On the day of the unveiling, the weather was good. A large number of people turned out to witness the ceremony. Prominence in the crowd was given to ex-servicemen; two of their number were invited to unveil the memorial. 175 ex-servicemen under the command of Lt Bishop and Sgt Banks marched into the square, preceded by the Salvation Army Band. Capt Booth of the building contractors and Mr Parker-Pearson were introduced to Lord Methuen.

At 3pm the ceremony commenced with the crowd singing the hymn 'O God, our help in ages past'. There followed a reading of the 90th Psalm by Archdeacon Talbot of Swindon. Prayers were said by Rev WH Gorham. Then the memorial was unveiled. The memorial was covered by a large Union Jack, which was removed by George Wood MM, son of Mr Joseph Wood, a late Company Sgt Maj of the Wiltshire Regt, and Reginald Neate (late AB Royal Navy, Jutland.)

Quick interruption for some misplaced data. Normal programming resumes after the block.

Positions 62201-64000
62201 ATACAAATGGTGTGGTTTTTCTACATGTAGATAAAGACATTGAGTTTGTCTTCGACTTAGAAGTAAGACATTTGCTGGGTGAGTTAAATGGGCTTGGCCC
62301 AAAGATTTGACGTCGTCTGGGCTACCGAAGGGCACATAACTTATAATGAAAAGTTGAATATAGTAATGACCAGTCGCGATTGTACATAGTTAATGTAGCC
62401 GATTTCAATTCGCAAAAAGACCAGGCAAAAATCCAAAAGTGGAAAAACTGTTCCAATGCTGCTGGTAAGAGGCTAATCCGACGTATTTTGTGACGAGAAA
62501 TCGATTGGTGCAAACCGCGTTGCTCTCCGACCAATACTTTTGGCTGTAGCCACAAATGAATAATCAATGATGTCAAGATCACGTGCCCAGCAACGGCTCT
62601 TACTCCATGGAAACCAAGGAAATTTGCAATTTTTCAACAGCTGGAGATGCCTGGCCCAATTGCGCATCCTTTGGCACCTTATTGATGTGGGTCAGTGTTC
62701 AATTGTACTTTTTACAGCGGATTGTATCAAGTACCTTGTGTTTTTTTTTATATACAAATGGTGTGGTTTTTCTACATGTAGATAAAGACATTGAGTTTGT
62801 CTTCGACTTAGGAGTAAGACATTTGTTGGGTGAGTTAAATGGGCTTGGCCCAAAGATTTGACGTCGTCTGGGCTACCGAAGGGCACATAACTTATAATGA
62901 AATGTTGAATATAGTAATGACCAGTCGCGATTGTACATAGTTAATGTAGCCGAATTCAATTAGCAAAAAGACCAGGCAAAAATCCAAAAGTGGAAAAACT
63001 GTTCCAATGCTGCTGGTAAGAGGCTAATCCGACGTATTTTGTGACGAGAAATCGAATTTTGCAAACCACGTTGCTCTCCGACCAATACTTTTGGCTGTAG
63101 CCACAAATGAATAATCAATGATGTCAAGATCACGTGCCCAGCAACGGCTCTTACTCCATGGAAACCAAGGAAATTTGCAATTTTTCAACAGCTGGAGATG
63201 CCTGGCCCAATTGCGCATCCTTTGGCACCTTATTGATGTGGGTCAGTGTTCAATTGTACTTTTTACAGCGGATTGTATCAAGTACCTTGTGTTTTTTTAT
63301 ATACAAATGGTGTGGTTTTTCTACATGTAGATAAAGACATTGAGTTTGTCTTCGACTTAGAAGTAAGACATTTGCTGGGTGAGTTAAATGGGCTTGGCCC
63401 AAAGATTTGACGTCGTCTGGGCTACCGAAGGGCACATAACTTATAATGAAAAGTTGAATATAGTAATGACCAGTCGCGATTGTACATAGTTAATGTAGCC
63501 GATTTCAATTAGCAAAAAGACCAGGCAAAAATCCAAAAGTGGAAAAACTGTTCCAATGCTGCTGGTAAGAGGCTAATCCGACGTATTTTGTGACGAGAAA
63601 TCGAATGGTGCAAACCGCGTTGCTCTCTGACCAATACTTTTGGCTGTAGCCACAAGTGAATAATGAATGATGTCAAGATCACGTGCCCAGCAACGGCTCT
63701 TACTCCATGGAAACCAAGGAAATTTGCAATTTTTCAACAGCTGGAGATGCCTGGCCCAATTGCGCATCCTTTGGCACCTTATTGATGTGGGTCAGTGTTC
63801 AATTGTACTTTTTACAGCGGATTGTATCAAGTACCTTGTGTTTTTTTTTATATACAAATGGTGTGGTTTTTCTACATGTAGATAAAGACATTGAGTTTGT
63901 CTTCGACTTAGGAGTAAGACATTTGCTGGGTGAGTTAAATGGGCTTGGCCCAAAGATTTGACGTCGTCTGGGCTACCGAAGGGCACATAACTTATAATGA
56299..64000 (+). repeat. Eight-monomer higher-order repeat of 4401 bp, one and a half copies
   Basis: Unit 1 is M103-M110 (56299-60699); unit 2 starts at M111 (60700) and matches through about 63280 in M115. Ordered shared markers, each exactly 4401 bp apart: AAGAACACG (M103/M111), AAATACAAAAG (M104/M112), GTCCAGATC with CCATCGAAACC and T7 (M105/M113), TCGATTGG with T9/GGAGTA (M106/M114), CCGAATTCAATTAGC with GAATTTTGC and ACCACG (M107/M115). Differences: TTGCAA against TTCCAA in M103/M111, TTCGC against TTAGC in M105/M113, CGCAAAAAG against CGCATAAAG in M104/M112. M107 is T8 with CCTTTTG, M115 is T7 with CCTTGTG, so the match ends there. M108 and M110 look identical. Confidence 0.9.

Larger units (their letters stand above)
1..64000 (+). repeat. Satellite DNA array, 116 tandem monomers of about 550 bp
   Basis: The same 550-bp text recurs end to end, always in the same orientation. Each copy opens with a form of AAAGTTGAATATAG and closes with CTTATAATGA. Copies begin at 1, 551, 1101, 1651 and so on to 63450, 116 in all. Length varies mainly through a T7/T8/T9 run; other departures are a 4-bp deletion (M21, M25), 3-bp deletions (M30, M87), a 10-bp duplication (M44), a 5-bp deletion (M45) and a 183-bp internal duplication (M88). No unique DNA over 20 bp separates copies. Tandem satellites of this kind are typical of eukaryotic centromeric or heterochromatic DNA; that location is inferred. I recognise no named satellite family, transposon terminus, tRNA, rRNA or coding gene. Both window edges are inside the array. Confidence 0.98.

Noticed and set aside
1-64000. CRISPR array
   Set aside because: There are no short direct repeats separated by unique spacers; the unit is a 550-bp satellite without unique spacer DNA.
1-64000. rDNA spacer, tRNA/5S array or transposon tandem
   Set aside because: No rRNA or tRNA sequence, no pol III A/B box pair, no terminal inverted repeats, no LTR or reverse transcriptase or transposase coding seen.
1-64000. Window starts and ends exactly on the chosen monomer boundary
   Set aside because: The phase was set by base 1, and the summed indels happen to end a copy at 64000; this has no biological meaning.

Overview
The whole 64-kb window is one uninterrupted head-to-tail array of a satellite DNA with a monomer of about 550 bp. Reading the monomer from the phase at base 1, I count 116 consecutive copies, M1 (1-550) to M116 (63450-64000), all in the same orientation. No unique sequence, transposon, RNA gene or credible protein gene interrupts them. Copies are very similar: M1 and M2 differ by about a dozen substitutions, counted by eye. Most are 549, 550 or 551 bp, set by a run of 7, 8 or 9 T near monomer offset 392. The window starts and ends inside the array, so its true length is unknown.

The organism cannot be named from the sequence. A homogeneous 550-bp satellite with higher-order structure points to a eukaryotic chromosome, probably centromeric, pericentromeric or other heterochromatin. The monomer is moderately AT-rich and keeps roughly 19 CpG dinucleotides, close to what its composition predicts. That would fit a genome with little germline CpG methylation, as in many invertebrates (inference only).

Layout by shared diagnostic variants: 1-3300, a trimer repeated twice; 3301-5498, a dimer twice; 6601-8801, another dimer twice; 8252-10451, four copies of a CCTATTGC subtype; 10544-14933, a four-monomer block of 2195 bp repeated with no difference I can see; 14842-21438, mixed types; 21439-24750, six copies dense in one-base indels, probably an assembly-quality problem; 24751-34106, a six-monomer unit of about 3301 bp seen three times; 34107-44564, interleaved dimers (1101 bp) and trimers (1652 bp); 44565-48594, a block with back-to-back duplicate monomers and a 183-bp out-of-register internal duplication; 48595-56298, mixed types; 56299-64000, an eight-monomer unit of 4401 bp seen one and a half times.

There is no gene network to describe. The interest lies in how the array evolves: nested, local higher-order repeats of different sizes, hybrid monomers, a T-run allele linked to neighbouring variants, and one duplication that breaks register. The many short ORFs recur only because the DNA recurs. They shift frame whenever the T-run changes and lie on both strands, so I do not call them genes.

The Mayor said that they "had unveiled the Cenotaph to the memory of their Country men who went forth, endured hardship, faced danger and finally passed out of sight of men in the path of sacrifice, through the gate of death". The care of the memorial devolved upon the corporation of that borough for all time and "on whose behalf he accepted that responsibility and trust."

Pte HA Drummer, late Wiltshire Regiment, who had lost a leg, laid a wreath in the form of a cross on behalf of all the ex-servicemen. There then followed a 2 minutes silence, which was broken by Buglers Harris and Drewitt sounding Reveille.